The Nordic nations are a group of countries that tick off the boxes in most metrics evaluating happiness, gender equality, sustainability, and more. Punya Srivastava looks at what makes them so successful
The world is going gaga over Nordic nations and the perfect picture of utopia they have been collectively painting on the world’s canvas since the last many years. The Nordic model refers to the economic and social policies common to the Nordic countries namely Denmark, Finland, Norway, Iceland and Sweden. Finland bagged the top spot in the World Happiness Index report 2016. Denmark ranks second in the list of nations having the best quality of life in the world. Iceland has been topping the Global Gender Gap Index since the last many years. In fact, all the five Nordic nations are in the top six in its 2016 report. Iceland and Denmark bagged the first two ranks, respectively, in the Global Peace Index 2016. The 2016 Environmental Performance Index ranks Finland, Iceland, Sweden and Denmark in the top five spots. Iceland has been consistently securing the first place when it comes to equal pay. Oxfam International’s ‘Good Enough to Eat’ Index measuring countries where the least number of people go to bed hungry at night, ranks Sweden and Denmark especially high. Finland, Sweden, Denmark, Norway are ranked among the top six for growth prospects in the World Economic Forum's annual review of global competitiveness. Their good performance is attributed to their strong macroeconomic management, good legal environments, quick adoption of technology in the private sector and innovation. And yes, all five of them are welfare states. Now that the facts and figures are out of the way, let’s look at what they say about the Nordic nation’s way of living. What are these countries doing right, and can we imbibe and implement some of these practices?
They, the people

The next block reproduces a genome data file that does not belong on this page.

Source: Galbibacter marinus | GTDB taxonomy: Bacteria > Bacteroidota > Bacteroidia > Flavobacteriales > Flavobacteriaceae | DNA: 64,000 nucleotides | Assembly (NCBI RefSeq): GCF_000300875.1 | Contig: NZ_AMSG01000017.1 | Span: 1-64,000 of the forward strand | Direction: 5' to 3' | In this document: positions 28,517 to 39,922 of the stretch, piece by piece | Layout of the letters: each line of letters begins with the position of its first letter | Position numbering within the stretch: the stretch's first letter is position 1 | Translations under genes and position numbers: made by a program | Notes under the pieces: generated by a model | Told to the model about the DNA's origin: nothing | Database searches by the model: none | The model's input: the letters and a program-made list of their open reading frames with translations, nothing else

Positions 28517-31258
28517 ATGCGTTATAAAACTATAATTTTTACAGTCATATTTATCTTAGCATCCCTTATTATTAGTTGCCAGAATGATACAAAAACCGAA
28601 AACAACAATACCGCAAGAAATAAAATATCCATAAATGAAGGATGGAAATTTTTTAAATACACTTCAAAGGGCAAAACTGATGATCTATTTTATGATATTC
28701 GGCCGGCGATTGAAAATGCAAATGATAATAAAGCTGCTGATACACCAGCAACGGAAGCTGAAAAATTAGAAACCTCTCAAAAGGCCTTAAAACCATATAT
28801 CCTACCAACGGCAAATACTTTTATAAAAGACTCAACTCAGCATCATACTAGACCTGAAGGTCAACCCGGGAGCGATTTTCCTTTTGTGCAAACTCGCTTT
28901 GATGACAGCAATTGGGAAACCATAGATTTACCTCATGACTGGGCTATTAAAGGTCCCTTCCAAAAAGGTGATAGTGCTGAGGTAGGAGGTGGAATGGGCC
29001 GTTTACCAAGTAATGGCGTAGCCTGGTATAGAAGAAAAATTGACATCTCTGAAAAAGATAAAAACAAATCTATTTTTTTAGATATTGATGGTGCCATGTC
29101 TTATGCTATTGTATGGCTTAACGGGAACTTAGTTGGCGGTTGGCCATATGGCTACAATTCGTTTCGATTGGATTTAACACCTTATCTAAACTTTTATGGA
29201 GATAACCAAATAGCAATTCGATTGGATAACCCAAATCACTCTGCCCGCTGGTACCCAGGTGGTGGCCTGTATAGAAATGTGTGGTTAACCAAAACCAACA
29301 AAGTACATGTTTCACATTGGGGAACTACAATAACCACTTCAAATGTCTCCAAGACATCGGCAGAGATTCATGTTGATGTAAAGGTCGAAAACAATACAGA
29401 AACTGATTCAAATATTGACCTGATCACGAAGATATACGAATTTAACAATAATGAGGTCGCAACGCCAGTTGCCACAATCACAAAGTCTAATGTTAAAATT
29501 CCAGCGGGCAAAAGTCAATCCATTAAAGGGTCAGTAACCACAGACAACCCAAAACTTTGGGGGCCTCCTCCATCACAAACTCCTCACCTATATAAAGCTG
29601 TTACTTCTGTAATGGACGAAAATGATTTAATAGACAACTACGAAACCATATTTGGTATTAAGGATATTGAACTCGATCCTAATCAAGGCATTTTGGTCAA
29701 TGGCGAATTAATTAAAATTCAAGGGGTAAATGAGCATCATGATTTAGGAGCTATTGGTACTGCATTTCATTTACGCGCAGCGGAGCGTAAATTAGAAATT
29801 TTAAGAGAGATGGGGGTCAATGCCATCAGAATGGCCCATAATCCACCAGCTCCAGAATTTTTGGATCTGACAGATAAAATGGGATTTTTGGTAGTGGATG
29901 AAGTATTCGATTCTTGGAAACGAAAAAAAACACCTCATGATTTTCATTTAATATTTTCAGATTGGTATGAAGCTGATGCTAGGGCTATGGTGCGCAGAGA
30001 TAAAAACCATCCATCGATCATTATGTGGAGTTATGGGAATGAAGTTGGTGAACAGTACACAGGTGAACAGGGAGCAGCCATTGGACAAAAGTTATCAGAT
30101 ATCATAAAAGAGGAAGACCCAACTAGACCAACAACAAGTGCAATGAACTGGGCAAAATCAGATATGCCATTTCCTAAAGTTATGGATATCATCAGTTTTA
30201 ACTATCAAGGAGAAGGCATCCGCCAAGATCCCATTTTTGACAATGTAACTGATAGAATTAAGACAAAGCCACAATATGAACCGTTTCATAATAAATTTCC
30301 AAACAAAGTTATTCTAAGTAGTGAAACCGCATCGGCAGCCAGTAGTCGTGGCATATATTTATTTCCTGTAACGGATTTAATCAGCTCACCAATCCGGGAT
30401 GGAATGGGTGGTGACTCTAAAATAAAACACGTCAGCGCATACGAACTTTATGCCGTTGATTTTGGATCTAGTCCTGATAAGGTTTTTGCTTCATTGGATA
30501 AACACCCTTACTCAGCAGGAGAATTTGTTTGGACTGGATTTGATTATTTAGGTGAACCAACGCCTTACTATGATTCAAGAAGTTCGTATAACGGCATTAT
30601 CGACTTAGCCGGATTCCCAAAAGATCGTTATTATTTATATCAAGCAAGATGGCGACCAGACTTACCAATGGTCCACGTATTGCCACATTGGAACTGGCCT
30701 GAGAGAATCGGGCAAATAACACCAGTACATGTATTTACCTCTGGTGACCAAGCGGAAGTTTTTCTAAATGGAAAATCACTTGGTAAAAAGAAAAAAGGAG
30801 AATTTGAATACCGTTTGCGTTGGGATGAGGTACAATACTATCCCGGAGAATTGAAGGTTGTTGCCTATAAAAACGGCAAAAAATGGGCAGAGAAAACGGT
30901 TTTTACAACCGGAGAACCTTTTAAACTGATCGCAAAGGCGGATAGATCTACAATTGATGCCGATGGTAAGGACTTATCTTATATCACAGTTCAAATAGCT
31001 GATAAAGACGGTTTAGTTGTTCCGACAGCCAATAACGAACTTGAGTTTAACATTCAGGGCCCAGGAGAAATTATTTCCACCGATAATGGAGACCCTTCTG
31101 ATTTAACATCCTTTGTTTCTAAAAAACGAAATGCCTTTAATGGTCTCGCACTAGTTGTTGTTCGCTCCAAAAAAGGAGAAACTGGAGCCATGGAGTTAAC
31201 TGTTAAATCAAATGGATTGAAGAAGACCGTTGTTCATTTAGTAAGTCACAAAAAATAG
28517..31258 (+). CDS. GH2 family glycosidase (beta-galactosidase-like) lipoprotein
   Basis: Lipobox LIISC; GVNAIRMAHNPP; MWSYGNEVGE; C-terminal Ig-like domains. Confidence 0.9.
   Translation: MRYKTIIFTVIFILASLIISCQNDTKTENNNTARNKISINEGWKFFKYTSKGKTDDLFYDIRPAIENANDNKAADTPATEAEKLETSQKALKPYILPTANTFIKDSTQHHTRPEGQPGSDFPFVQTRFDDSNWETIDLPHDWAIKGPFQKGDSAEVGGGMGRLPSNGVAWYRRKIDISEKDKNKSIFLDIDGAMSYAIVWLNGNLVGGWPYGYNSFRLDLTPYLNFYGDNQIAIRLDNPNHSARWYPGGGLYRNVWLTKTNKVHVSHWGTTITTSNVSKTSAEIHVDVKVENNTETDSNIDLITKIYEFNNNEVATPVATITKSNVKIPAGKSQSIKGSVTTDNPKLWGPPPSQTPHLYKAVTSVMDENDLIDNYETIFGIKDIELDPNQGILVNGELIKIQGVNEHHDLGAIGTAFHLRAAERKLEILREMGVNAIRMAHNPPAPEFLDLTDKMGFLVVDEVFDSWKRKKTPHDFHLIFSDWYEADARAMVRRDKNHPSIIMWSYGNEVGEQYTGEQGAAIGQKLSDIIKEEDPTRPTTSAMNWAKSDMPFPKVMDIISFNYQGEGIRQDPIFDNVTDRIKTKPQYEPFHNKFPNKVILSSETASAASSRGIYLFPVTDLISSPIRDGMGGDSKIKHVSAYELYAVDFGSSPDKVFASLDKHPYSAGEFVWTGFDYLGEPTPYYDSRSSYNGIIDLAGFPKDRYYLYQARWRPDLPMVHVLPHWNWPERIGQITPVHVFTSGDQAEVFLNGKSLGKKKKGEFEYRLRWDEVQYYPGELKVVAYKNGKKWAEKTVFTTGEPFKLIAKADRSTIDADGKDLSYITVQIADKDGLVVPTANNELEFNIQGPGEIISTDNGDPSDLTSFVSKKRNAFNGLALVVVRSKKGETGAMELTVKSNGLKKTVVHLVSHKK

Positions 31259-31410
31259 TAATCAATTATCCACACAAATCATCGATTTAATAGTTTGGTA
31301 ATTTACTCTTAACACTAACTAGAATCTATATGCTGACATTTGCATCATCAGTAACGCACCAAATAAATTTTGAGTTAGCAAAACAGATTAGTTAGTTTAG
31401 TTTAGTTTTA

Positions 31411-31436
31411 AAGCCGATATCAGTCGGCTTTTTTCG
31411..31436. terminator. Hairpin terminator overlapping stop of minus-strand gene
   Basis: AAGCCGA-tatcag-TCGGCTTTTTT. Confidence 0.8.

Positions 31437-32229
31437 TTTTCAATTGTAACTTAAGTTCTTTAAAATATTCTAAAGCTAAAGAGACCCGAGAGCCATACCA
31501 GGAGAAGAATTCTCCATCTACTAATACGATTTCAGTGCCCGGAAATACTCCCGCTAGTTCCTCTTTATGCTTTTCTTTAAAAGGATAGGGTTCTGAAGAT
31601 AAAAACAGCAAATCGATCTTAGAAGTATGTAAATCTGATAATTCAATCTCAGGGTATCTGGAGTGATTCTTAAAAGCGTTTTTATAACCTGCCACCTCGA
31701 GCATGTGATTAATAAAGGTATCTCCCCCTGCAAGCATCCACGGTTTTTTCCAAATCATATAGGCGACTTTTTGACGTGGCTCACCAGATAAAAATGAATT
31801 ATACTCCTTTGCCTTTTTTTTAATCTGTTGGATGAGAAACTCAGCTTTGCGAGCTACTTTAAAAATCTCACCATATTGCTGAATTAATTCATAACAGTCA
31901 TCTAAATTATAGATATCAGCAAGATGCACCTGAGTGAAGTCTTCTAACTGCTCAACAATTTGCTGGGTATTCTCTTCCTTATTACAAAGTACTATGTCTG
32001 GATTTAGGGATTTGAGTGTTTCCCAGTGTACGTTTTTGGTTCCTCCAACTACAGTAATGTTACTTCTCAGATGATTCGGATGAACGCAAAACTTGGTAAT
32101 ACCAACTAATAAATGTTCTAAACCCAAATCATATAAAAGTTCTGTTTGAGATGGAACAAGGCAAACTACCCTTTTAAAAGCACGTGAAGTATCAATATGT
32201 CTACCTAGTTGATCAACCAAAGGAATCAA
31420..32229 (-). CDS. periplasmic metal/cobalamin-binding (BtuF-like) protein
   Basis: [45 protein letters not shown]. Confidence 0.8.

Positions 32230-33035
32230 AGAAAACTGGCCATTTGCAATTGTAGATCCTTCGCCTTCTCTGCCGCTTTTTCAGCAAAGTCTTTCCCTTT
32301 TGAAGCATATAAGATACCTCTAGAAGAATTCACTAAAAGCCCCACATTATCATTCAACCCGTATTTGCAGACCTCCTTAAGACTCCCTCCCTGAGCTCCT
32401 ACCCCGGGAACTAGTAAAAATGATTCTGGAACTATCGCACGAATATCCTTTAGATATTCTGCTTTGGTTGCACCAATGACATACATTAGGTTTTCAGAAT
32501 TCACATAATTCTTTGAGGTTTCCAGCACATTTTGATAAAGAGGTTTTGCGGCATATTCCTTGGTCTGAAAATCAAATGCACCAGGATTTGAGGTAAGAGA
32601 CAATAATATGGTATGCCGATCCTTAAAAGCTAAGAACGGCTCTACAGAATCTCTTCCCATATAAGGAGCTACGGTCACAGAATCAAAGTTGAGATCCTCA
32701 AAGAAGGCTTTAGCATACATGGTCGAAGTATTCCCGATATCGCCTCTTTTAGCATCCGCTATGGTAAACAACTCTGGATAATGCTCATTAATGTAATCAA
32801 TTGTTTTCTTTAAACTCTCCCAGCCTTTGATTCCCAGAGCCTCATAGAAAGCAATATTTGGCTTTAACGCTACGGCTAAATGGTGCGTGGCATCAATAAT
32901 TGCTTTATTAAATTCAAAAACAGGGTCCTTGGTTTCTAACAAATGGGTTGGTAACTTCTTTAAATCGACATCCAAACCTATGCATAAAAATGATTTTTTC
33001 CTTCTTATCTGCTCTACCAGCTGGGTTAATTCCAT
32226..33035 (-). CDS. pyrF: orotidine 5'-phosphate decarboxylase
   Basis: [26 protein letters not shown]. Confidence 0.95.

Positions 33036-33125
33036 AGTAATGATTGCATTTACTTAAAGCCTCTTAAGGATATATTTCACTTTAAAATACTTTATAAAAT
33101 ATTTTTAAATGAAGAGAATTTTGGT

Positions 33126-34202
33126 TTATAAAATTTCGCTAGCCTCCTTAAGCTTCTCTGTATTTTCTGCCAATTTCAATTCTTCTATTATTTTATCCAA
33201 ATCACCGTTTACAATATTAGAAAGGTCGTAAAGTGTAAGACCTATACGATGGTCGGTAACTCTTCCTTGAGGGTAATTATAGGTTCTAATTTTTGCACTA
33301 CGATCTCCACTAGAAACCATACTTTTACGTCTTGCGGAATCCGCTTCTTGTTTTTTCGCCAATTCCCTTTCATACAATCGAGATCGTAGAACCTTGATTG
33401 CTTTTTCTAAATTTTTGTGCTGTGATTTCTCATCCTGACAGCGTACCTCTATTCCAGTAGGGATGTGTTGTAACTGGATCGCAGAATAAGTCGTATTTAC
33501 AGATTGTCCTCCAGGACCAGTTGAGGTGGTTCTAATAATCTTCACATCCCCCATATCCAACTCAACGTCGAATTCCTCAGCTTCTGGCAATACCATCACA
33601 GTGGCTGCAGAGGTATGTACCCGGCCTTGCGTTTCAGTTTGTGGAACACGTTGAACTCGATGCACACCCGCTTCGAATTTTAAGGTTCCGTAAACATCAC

Nordics are easily some of the happiest people in the world. It is not for nothing that they are tagged as ‘recycling, progressive, liberal hippies’ by most of the American and European media. In my opinion, behind each of their near-perfect social and political policies and their perfect implementation, lies the fact that Nordics are essentially ‘grounded’. In the literal sense! Though half of the year they are frozen inside their homes, they spend the remaining half in nature. When they are not working or studying, Nordics are usually out mountaineering, hiking, or skiing, or simply basking in the countryside. They are cemented to nature rather than culture. Nordics are also remarkably content. They are minimalists – in the materialistic sense of the world. Norwegians are renowned for their minimalist homes. There is a strong tradition for Danes from all strata of society to cycle. Most Danes associate the bicycle with positive values such as freedom and health, and in recent years cycling has actually become a symbol of personal energy. For Nordics, “less is more”. What makes their social policies tick are two basic but most valuable traits – pragmatism and tough-mindedness; qualities needed for all societies to move forward with time. They are always adapting their policies and laws to fit the present times, instead of staying with obsolete ones. The democracy in these countries actually give ‘power to the people.’ Three out of the five nations are monarchies and yet, instead of reeking of lingering decadence, they emanate the aroma of holistic growth. This is a remarkable feat considering that all of them are welfare states, and are constantly facing the challenge of balancing their economic growth without compromising on sustainability. According to Swedish historian Lars Tragardh, Ersta Skondal University College, Stockholm, the state’s main job is promoting individual autonomy and social mobility. And this reflects in their family laws which strive to give every individual a sense of worth, which then translates into self-belief and the ability to trust others. Therefore, Sweden has taken in more refugees over the years, proportionately, than any other European country. Thanks to their inherent disdain for flashiness combined with their broad-minded education system, they have collectively become the ‘innovation hub’ of the world.